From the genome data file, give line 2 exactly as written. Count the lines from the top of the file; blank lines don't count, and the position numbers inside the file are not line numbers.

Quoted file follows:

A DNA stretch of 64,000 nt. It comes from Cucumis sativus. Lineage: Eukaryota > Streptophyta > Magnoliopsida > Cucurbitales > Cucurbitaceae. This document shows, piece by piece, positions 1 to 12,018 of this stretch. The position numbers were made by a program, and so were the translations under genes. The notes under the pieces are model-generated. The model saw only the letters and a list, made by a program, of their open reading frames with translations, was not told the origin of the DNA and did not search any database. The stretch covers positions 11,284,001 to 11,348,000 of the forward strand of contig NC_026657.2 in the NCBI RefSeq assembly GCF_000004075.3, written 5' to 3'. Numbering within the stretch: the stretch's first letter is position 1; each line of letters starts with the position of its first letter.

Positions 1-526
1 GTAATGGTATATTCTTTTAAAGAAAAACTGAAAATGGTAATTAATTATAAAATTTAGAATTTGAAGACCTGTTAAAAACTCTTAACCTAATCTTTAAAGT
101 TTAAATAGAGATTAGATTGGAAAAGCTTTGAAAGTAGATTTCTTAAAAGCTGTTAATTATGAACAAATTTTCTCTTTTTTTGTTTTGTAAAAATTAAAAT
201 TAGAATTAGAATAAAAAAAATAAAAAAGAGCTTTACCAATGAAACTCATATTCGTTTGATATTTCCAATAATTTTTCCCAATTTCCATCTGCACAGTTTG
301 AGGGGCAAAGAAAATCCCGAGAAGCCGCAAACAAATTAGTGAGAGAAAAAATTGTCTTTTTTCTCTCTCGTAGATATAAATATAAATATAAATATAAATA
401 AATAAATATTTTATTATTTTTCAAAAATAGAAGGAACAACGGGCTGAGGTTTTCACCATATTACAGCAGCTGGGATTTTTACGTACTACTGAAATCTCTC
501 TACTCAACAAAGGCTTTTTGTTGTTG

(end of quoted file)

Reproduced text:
Positions 1-526